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Arkansas Worker Safety and ATVs


Posted by Tamara

Many Arkansas workers wonder why the employer instructs them never to stand on an ATV. The reason is that standing shifts the weight of the ATV and can cause it to overturn. When an ATV overturns, serious, possibly fatal head injuries can result.

Though ATVs or All Terrain Vehicles seem like innocent, fun toys, they can be dangerous when improperly handled. According to the Consumer Product Safety Commission, injuries soared to a new peak of 136,100, and deaths jumped from 29 in 1982 to 470 in 2004. ATVs are being used more and more, especially in construction, landscaping and agriculture. Unfortunately, as usage increases, so do the accidents.

Arkansas employers are increasingly using ATVs in business. By following certain safety guidelines and methods, though, ATV accidents can be prevented.

First, let’s address why standing in an ATV can cause it to overturn. Even though the ATV has four tires, it does not balance on four points. The rear axle of an ATV is designed to pivot to provide better maneuverability. This increased maneuverability also means that the ATV balances on three points instead of four. Standing dramatically shifts the weight and therefore the balance of the vehicle. The three-point balance makes the ATV less stable on uneven ground and hilly terrain, too, which is where ATVs are normally used.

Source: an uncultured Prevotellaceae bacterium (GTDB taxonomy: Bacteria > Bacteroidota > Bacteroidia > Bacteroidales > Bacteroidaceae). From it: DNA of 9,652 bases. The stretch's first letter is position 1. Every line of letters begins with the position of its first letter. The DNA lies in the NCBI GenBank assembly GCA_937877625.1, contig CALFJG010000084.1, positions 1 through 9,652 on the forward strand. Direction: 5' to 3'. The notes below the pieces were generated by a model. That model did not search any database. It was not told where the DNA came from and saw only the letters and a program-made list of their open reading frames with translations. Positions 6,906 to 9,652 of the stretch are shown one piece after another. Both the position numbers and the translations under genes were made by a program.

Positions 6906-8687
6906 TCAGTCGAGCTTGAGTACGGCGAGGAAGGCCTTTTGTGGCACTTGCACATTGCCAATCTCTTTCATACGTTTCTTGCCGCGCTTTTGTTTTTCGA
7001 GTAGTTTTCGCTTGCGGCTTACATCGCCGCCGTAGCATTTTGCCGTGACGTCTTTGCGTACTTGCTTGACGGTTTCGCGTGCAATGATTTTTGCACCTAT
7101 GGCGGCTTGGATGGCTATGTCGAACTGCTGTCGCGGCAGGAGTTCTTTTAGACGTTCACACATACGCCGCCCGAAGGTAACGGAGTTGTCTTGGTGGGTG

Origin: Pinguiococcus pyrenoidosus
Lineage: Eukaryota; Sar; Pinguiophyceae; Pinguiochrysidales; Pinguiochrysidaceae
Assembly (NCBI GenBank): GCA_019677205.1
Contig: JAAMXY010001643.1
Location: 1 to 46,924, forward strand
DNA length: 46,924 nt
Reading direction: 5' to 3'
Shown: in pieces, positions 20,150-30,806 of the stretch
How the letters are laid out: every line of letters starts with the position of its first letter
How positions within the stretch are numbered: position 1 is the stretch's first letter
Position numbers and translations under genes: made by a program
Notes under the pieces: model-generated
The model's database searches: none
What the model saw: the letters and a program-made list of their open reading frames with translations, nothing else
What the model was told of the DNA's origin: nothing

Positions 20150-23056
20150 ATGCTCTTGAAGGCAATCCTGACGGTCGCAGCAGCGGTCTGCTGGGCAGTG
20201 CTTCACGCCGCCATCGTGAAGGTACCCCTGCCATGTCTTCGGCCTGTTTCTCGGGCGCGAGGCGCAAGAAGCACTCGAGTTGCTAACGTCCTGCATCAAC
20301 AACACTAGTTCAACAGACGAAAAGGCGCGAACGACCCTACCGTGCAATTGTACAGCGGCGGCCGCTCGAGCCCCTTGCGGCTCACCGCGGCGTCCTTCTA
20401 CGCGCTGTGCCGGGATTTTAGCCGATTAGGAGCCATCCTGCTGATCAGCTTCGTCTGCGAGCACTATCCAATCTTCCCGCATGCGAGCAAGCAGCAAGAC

That’s why proper training for operators is so important. The employee must be trained to handle the ATV safely. Helmets, seatbelts and other safety gear must be worn at all times. No ATV operator should ever stand up in the vehicle, and there should only be one person in the ATV, the driver.

Additional people or extra equipment or increasing the cargo space can all add weight and destabilize an ATV. Employers must be made aware that any modifications other than those suggested by the manufacturer can create problems and put employees at risk for injury and even death. The Occupational Safety and Health Administration (OSHA) confirms that many ATV fatalities were a direct result of modifications other than those recommended by the manufacturer.

 

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